In 1949, at the end of a long period of wars, one of the biggest challenges facing leaders of the new People’s Republic of China was how much they did not know. The government of one of the world’s largest nations was committed to fundamentally reengineering its society and economy via socialist planning while having almost no reliable statistical data about their own country. Making It Count is the history of efforts to resolve this “crisis in counting.” Drawing on a wealth of sources culled from China, India, and the United States, Arunabh Ghosh explores the choices made by political leaders, statisticians, academics, statistical workers, and even literary figures in attempts to know the nation through numbers.
Ghosh shows that early reliance on Soviet-inspired methods of exhaustive enumeration became increasingly untenable in China by the mid-1950s. Unprecedented and unexpected exchanges with Indian statisticians followed, as the Chinese sought to learn about the then-exciting new technology of random sampling. These developments were overtaken by the tumult of the Great Leap Forward (1958–61), when probabilistic and exhaustive methods were rejected and statistics was refashioned into an ethnographic enterprise. By acknowledging Soviet and Indian influences, Ghosh not only revises existing models of Cold War science but also globalizes wider developments in the history of statistics and data.
Anchored in debates about statistics and its relationship to state building, Making It Count offers fresh perspectives on China’s transition to socialism.
"Arunabh Ghosh could not have imagined how timely his book would be when he set out more than a decade ago on his research project. But Making It Count, an academic work published by Princeton University Press examining the history of statistics in China, lands at a time when the world is wondering: How does Beijing collect data, and what did it know about COVID-19 and when?"—Melissa Chan, Foreign Policy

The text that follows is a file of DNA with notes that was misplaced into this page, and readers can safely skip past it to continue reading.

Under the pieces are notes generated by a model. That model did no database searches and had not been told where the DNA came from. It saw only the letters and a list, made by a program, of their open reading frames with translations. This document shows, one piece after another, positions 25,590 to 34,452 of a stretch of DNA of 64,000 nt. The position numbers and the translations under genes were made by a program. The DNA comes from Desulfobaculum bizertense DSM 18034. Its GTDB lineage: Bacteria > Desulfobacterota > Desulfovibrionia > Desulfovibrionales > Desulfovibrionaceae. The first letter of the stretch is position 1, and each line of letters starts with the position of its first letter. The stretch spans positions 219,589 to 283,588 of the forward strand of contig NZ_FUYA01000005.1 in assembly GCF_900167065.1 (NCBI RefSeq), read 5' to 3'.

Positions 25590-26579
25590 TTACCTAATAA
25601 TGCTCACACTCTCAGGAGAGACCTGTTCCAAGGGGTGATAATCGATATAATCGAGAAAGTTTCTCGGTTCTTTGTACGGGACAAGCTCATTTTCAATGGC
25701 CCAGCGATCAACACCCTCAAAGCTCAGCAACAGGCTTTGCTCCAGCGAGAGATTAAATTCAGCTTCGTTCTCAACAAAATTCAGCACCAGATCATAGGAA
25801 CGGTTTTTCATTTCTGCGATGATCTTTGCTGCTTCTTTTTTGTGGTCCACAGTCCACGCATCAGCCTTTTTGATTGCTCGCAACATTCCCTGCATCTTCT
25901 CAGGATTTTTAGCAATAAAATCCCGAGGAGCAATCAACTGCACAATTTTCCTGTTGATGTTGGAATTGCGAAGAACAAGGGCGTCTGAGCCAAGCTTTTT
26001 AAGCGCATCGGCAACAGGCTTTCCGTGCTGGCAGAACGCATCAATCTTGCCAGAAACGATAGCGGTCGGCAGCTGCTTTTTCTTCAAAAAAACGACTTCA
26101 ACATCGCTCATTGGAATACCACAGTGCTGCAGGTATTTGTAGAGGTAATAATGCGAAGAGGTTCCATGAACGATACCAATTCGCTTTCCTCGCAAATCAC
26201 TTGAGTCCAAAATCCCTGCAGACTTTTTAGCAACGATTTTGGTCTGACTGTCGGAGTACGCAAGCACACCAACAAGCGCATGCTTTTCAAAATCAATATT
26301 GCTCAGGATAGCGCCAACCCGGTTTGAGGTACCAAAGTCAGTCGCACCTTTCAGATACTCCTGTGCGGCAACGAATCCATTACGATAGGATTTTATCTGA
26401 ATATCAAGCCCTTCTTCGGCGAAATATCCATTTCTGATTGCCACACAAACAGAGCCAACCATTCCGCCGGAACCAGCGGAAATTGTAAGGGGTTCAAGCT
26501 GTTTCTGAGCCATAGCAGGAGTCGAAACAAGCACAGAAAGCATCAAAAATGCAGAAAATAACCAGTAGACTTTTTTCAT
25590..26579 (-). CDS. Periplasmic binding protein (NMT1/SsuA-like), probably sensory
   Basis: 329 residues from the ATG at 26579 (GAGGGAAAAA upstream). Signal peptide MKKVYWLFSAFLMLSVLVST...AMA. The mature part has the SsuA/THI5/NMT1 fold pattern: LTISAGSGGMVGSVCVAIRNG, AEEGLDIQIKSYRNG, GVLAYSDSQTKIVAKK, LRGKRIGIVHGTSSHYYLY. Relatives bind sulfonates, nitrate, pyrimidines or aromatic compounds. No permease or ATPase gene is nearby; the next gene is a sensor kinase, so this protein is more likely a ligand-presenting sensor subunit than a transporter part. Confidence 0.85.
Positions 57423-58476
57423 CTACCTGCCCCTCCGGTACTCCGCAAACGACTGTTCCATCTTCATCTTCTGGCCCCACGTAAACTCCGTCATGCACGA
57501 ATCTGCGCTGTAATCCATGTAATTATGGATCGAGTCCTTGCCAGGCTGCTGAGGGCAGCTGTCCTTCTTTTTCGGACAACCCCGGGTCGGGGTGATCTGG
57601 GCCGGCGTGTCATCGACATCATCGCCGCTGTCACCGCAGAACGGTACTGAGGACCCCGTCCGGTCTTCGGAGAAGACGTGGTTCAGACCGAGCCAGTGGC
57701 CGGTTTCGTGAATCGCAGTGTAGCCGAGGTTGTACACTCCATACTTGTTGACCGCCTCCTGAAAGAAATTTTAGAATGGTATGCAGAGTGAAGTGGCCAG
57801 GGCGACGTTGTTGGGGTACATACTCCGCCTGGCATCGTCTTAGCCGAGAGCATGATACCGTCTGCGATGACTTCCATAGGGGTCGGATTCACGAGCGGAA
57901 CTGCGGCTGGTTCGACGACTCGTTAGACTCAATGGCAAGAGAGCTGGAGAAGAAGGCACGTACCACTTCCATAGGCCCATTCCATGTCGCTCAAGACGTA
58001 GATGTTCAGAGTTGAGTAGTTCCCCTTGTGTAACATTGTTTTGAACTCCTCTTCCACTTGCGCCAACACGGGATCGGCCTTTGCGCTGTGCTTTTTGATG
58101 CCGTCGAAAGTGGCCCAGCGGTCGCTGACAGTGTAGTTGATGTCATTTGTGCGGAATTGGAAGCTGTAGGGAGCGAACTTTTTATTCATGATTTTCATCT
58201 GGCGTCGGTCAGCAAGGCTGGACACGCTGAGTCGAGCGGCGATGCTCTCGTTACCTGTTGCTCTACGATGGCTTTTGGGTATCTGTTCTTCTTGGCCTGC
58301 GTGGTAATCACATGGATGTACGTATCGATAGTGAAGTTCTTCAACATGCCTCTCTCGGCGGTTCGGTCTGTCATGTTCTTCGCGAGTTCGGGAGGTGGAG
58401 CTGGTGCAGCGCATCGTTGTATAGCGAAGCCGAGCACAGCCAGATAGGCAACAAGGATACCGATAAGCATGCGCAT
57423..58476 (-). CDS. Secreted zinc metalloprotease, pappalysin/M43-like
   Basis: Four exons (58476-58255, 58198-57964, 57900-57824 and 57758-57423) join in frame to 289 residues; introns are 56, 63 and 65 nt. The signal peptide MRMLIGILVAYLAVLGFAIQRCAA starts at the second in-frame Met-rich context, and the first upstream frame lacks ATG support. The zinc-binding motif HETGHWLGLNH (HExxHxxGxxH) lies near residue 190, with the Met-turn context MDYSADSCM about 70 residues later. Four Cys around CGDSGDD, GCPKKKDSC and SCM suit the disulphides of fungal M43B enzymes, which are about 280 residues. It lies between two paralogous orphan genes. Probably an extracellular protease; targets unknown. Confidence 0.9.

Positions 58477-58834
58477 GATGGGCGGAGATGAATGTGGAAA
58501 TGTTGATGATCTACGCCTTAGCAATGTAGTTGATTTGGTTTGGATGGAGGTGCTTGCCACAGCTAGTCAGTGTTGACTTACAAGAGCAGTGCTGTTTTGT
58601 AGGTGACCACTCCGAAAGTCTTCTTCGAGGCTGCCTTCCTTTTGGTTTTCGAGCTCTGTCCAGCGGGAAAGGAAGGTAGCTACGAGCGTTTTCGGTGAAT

"[Ghosh] deftly explores deeper questions about how state-making unfolded during the early years of the PRC, how ideology came to permeate every facet of the governing apparatus, and how strategies of enumeration are invariably bound, in complex ways, to the expression of political power. As such, Making It Count is an essential addition to any reading list on PRC history, as well to research methods in the social sciences and the humanities."—Patricia M. Thornton, China Quarterly
"A remarkably well-researched and well-written book."—Kristin Shi-Kupfer, MERICS China Briefing
"By mining rich archival materials in China, India, and the United States, and by balancing detailed descriptions of statistical work in the early PRC with lucid historiographical discussions on statistics, data science, and modern China, Ghosh has given us an exemplary case study of the social and political construction of sciences—natural or social—in the transnational context of the early Cold War."—Zuoyue Wang, Isis
"The book presents an erudite history of China’s 1950s statistics system and the discussions about the role of statistics in the PRC. It delves into the writings of the actors at the time, explores the context of their writings and actions, and extracts a narrative that makes sense of historical developments. . . . Much of the book is readily accessible to a wider audience and highly informative thanks to its richness of details. It is a must read for academics interested in the PRC’s statistical system."—Carsten Holz, The China Journal
"In this fascinating account of states and statistics in the early People’s Republic of China (PRC), Arunabh Ghosh explores the statistical agencies of a state with revolutionary aspirations but limited capacity to enumerate the society that it sought to transform. Making It Count stands out among the growing field of research conducted by historians on the society and politics of China in the 1950s."—Mark Frazier, Journal of Chinese Political Science
"Essential reading for any historian of the PRC in the twentieth century, and it likewise provides a model for an increasingly globalized history of statistics that (rightly) decenters Europe and the United States."—Thomas A. Stapleford, History of Political Economy